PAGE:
Support for a UK campaign group that is urging consumers to cancel direct debit payments for energy bills “doubles every week” amid growing public anger over rising domestic fuel prices.
Don’t Pay UK, founded six weeks ago, said 70,000 people have pledged to suspend direct debits since October 1, when a big increase in energy bill payments is expected.
With local groups promoting his campaign in the city including London, Brighton, Bristol, Birmingham, Manchester and Sheffield, he said he has received inquiries from grassroots organizers for 1.6 million flyers, while his Twitter followers are more than tripled from 22,000 to 79,000 in the past week.
However, consumer and charity groups have warned consumers that the end of direct debits could force them to use more expensive prepayment meters or damage their credit records.
“The cancellation of the direct debit. . . remove you from any existing payment plan [such as a fixed-rate tariff or debt repayment plan] and you will lose the discount by adding 7 to 8% to your energy bills, “said Gemma Hatvani, founder of the Facebook Energy Support and Advice UK group.
Hatvani’s group is campaigning for the government to issue more targeted aid to low-income families, but fears that a non-payment protest would threaten people’s finances.
“If you can’t afford to pay your bills, it’s best to communicate with your energy supplier. If you do not have debt, even if the companies do not advertise it, asking to switch to a variable direct debit means that you will only pay for the energy you consume each month and you can try to cut your bills by reducing consumption “.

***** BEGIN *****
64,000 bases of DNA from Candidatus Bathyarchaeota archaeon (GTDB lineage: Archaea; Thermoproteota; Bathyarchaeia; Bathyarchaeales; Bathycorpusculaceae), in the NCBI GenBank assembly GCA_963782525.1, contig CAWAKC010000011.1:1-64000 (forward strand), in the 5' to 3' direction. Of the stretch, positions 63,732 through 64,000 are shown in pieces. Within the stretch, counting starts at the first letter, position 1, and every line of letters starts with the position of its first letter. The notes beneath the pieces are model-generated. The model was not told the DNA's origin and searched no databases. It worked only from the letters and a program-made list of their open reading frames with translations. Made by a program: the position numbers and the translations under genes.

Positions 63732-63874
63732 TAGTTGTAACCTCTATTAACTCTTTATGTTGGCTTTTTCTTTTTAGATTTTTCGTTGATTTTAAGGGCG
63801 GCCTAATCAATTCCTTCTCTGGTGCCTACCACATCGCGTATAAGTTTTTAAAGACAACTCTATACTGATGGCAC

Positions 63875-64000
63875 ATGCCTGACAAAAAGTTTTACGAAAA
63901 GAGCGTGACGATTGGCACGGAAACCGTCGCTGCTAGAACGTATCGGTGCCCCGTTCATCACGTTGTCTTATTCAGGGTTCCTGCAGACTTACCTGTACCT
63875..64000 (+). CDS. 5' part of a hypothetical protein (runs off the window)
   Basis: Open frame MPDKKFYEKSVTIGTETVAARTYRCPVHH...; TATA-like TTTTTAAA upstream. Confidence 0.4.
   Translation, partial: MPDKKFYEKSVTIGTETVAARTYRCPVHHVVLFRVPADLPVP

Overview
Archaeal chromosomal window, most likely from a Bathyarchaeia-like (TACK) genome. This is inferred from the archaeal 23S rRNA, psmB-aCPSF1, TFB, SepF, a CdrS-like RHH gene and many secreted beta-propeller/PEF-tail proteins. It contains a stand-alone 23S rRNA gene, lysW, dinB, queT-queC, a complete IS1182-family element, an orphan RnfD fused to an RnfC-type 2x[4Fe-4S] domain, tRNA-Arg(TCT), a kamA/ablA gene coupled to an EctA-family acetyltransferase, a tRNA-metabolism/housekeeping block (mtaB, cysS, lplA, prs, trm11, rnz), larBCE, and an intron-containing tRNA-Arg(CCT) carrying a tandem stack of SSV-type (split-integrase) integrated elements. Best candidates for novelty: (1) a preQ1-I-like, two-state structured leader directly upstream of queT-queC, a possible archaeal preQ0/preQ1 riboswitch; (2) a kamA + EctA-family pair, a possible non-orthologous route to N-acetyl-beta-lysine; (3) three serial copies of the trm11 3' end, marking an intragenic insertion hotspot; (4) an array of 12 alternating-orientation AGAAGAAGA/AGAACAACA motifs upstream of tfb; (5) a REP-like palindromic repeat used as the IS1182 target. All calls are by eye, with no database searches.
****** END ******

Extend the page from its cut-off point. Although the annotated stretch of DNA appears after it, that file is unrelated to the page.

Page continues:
Energy regulator Ofgem will announce the next price cap update at the end of August. In May, after Ofgem said early indications were that the energy price cap would rise to £ 2,800 from £ 1,971, the government announced a £ 15bn support package.
But as gas prices have soared in recent weeks, energy consultancy Cornwall Insight has predicted that the limit could exceed £ 3,300 and exceed £ 3,600 by January, when the next review is due.
National Energy Action, a charity, says 8 million households in England, Wales and Northern Ireland are at risk of falling into energy poverty.
The bumper profits of energy groups have fueled public anger over national bills. BP this week posted its highest quarterly profit in 14 years and announced a 10% increase in its dividend. Last week Shell reported breaking profit records for the second consecutive quarter.
Becky from West Dunbartonshire, a Don’t Pay supporter, told the FT: “My energy bill is £ 217. [and is] it is expected to go up again in October which means I will pay more for my energy than for my mortgage.
The campaign group compared its demands for mass non-payment of energy bills with the refusal of millions of people to pay the electoral tax in the 1980s, which contributed to its abolition. However, experts said there are differences that have had major repercussions for consumers.
“Canceling direct debit means suppliers. . . start the debt collection process, “said Matthew Cole, founder of the Fuel Bank Foundation, a charity that issues vouchers to people struggling to pay with prepayment meters.” If you’re on a smart meter, you might pass remotely to prepay, “he said, although suppliers would need a magistrate’s warrant to do so.
UK households will receive the £ 400 government grant for energy bills on half-yearly installations from October, with subsidized households receiving additional aid. Activists say this will not be enough for those struggling to pay.
Don’t Pay said: “The government can intervene at any time between now and October 1 to avert the catastrophe that awaits millions of people this winter.”